If you have a process ID but aren't sure whether it's valid, you can use the most unlikely of candidates to test it: the kill command. If you don't see any reference to this on the kill(1) man page, check the info pages. The man/info page states that signal 0 is special and that the exit code from kill tells whether a signal could be sent to the specified process (or processes).
So kill -0 will not terminate the process, and the return status can be used to determine whether a process is running. For example:
$ echo $$ # show our process id 12833 $ /bin/bash # create new process $ echo $$ # show new process id 12902 $ kill -0 12902 $ echo $? # exists, exit code is 0 0 $ exit # return to previous shell $ kill -0 12902 bash: kill: (12902) - No such process $ echo $? # doesn't exist, exit code is 1 1
Many UNIX dæmons store their process IDs in a file in /var/run when they are started. Using kill -0 to test the pid is a lot easier than parsing ps output. For example, to test whether cron is running, do the following:
# kill -0 $(cat /var/run/cron.pid) # echo $? 0
txt2man converts flat ASCII text into the man page format. This allows you to author man pages without knowledge of nroff macros. It's a shell script that uses GNU awk, and it should run on any UNIX-like system. The script is available at mvertes.free.fr/txt2man/txt2man.
txt2man can generate its own man page for viewing on the screen via:
# txt2man -h 2>&1 | txt2man -T
The text source for the man page for txt2man is contained in the script itself; therefore, the source of the script shows you all you need to know to use txt2man.
If the program you want to install doesn't have a package for your distribution, you can use checkinstall to make one. Checkinstall makes Debian-, RPM- and Slackware-compatible packages. You can find checkinstall at asic-linux.com.mx/~izto/checkinstall.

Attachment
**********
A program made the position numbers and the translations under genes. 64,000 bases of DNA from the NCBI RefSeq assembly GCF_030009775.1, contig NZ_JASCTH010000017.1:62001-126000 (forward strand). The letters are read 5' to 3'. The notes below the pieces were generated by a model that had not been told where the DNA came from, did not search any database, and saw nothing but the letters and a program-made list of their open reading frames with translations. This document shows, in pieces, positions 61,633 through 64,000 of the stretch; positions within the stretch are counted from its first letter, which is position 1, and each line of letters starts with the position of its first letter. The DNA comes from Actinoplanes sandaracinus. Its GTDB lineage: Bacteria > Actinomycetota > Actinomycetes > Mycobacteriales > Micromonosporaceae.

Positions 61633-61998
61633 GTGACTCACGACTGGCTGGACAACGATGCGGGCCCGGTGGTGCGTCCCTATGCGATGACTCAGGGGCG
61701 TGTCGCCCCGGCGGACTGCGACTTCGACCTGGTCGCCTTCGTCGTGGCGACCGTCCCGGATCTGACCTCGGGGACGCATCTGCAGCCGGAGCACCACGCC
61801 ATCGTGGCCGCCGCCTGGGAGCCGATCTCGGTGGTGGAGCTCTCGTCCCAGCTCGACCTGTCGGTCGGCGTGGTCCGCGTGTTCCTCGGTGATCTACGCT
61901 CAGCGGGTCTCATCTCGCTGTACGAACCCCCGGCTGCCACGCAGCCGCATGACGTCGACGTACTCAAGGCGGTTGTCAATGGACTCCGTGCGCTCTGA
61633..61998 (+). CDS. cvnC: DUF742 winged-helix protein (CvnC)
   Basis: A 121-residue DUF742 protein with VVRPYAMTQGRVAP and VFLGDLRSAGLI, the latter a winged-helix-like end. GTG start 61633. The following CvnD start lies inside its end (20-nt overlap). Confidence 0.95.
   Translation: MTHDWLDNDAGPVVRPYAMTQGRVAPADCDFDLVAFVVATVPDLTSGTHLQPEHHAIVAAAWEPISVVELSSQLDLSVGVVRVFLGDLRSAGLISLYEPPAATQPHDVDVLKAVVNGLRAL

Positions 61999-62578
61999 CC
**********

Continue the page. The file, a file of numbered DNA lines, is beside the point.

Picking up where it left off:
Once you install it, download the source to the program you want to install and configure it and build it just as you normally would do. When it's time to run make install, use this instead:
Checkinstall will make a package and install it on your system. The original motivation for checkinstall was to create an easy way to remove programs that had been installed from source. Now that you have a package, you can remove it like any other package on your system.
|Using Salt Stack and Vagrant for Drupal Development||May 20, 2013|
|Making Linux and Android Get Along (It's Not as Hard as It Sounds)||May 16, 2013|
|Drupal Is a Framework: Why Everyone Needs to Understand This||May 15, 2013|
|Home, My Backup Data Center||May 13, 2013|
|Non-Linux FOSS: Seashore||May 10, 2013|
|Trying to Tame the Tablet||May 08, 2013|
- Using Salt Stack and Vagrant for Drupal Development
- Making Linux and Android Get Along (It's Not as Hard as It Sounds)
- New Products
- Validate an E-Mail Address with PHP, the Right Way
- Drupal Is a Framework: Why Everyone Needs to Understand This
- A Topic for Discussion - Open Source Feature-Richness?
- Home, My Backup Data Center
- RSS Feeds
- New Products
- New Products
- I like your topic on android
21 min 13 sec ago
- Reply to comment | Linux Journal
42 min 23 sec ago
- This is the easiest tutorial
6 hours 56 min ago
- Ahh, the Koolaid.
12 hours 35 min ago
- git-annex assistant
18 hours 35 min ago
- direct cable connection
18 hours 57 min ago
- Agreed on AirDroid. With my
19 hours 7 min ago
- I just learned this
19 hours 11 min ago
19 hours 42 min ago
- not living upto the mobile revolution
22 hours 33 min ago
Enter to Win an Adafruit Prototyping Pi Plate Kit for Raspberry Pi
It's Raspberry Pi month at Linux Journal. Each week in May, Adafruit will be giving away a Pi-related prize to a lucky, randomly drawn LJ reader. Winners will be announced weekly.
Fill out the fields below to enter to win this week's prize-- a Prototyping Pi Plate Kit for Raspberry Pi.
Congratulations to our winners so far:
- 5-8-13, Pi Starter Pack: Jack Davis
- 5-15-13, Pi Model B 512MB RAM: Patrick Dunn
- Next winner announced on 5-21-13!
Free Webinar: Linux Backup and Recovery
Most companies incorporate backup procedures for critical data, which can be restored quickly if a loss occurs. However, fewer companies are prepared for catastrophic system failures, in which they lose all data, the entire operating system, applications, settings, patches and more, reducing their system(s) to “bare metal.” After all, before data can be restored to a system, there must be a system to restore it to.
In this one hour webinar, learn how to enhance your existing backup strategies for better disaster recovery preparedness using Storix System Backup Administrator (SBAdmin), a highly flexible bare-metal recovery solution for UNIX and Linux systems.